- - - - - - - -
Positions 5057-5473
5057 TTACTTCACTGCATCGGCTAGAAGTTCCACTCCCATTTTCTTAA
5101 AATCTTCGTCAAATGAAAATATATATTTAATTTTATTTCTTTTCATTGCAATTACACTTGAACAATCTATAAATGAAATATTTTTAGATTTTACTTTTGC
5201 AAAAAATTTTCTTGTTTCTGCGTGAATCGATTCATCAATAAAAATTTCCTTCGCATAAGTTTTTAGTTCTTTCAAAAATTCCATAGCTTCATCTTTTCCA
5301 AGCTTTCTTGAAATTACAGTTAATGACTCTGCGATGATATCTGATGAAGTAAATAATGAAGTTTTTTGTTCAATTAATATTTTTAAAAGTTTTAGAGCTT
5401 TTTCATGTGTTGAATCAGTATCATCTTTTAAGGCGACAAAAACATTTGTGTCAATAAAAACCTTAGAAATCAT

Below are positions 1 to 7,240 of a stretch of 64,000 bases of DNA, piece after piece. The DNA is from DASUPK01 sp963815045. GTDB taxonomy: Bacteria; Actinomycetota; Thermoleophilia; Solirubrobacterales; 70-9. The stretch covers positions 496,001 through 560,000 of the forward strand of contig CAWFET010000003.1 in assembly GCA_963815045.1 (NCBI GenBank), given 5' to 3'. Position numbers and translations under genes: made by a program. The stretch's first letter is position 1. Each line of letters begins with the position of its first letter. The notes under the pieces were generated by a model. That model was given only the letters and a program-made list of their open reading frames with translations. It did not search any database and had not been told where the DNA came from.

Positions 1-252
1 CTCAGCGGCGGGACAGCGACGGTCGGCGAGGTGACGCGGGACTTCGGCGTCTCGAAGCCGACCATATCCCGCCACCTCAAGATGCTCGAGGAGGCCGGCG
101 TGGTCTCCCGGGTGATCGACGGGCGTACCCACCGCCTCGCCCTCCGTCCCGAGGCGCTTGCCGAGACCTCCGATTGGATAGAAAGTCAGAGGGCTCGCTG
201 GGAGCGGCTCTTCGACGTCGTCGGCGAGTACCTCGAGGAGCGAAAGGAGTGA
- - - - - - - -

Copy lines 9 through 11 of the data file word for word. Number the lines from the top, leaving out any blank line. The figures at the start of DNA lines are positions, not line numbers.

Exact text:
1 CTCAGCGGCGGGACAGCGACGGTCGGCGAGGTGACGCGGGACTTCGGCGTCTCGAAGCCGACCATATCCCGCCACCTCAAGATGCTCGAGGAGGCCGGCG
101 TGGTCTCCCGGGTGATCGACGGGCGTACCCACCGCCTCGCCCTCCGTCCCGAGGCGCTTGCCGAGACCTCCGATTGGATAGAAAGTCAGAGGGCTCGCTG
201 GGAGCGGCTCTTCGACGTCGTCGGCGAGTACCTCGAGGAGCGAAAGGAGTGA